(left) Matthew Brandt, "Charles", 2007, from the "Portraits" series, unique salted paper print with his mucus, 5 7/8 x 6 3/4". Courtesy Yossi Milo Gallery, New York City. (right) Matthew Brandt, "Loveland Reservoir", CA 7, 2011, from the series "Lakes and Reservoirs", unique chromogenic print soaked in Loveland Reservoir water, 30x40". Courtesy Yossi Milo Gallery, New York City.

(left) Matthew Brandt, “Charles”, 2007, from the “Portraits” series, unique salted paper print with his mucus, 5 7/8 x 6 3/4″. Courtesy Yossi Milo Gallery, New York City.
(right) Matthew Brandt, “Loveland Reservoir”, CA 7, 2011, from the series “Lakes and Reservoirs”, unique chromogenic print soaked in Loveland Reservoir water, 30×40″. Courtesy Yossi Milo Gallery, New York City.

Matthew Brandt

In the series entitled Portraits, I photographed close childhood friends and family in Los Angeles. Each salted paper print was made with the subject’s own bodily fluids to chemically produce the image. For example, a picture of my friend Will was printed with his tears as the salt content to

produce his portrait. The size of the print ended up being very small due to the preciousness of the fluid as the size of each print is determined by how much fluid my subjects end up giving me. I have always been interested in this territory of photographic representation and how the image reacts with the real.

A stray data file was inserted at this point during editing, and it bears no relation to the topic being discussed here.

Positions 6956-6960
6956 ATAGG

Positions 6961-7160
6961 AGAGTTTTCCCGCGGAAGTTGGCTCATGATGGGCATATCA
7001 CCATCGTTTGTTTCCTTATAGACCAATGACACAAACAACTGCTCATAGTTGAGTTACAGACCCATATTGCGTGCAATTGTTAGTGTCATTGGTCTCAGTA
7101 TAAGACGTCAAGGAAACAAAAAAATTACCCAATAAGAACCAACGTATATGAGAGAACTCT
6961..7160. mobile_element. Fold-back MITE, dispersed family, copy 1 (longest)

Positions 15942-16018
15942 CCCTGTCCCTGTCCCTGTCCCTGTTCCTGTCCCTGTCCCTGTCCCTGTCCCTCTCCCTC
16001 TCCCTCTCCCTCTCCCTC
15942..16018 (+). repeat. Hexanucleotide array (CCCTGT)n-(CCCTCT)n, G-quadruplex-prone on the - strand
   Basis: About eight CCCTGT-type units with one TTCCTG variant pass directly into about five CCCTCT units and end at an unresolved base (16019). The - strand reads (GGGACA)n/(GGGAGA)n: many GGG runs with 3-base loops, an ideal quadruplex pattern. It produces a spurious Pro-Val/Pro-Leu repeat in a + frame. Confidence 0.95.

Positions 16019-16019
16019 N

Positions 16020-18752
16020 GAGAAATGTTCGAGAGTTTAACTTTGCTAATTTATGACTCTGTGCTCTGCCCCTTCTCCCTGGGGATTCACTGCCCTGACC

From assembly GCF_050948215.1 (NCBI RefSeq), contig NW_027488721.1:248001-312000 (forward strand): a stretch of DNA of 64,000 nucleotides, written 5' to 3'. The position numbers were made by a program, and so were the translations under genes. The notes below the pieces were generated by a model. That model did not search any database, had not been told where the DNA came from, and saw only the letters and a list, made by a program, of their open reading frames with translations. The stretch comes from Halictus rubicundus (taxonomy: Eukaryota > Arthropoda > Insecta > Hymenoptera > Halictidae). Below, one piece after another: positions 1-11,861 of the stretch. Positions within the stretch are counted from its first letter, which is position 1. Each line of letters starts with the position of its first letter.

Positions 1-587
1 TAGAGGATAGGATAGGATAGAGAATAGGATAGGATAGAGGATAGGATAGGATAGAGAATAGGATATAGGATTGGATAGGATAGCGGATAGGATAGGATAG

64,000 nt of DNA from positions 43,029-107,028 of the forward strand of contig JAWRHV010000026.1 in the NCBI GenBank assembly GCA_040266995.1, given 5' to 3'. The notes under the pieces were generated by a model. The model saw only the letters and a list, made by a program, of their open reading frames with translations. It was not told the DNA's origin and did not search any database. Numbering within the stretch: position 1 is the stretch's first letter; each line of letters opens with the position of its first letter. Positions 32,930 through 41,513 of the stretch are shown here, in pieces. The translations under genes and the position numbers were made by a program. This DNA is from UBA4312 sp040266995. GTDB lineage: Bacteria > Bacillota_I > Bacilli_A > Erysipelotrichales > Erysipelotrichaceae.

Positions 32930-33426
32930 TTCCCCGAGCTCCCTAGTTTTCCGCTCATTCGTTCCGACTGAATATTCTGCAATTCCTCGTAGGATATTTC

– partially excerpted from an interview with Fred Paginton from Dazed Digital, July 2011

The process of the Lakes and Reservoirs project is fairly simple – I visit a lake or reservoir, I photograph it and collect water from it, then make a C-print of this photograph and soak it in the water that was collected. The outcome is the reaction of the image of this lake or reservoir that has been soaked in its own water over a period of time, from days to weeks or even months. During this period, the water breaks down the layers of color that make the image, leaving degraded C-prints that not only reflect how a photographic subject meets its image, but act as a metaphor for the degraded technology of color negative printing. Although I knew in the back of my mind that these images were to later be degraded, I still sought out the “best” shot I could get by hiking to the tops of hills, going into stranger’s balconies, waiting for the sun, etc. I enjoy the perversity in subverting all this photographic labor by later degrading it with the lake water. The images are circumstances of a lake’s image that meets its real substance.

– partially excerpted from an interview with Fred Paginton from Dazed Digital, July 2011

Matthew Brandt (Los Angeles, CA) received his MFA from the University of California at Los Angeles in 2008. Solo exhibitions have been presented at venues such as M&B Gallery (Los Angeles, CA) and the Cardwell Jimmerson Gallery (Culver City, CA). His work has been featured in group exhibitions at the Fotofest 2010 Biennial and Philadelphia Photo Arts Center, among others. Brandt’s work is in the collections of the Los Angeles County Museum of Art and the Armand Hammer Museum (Los Angeles, CA). His photographs have been featured and reviewed in publications such as LA Weekly and The New Yorker. In 2012, he was featured in Forbes Magazine in a list of Top 30 Under 30 in Art & Design by Jeffrey Deitch and Chuck Close. His work is represented by M&B Gallery and Yossi Milo Gallery.

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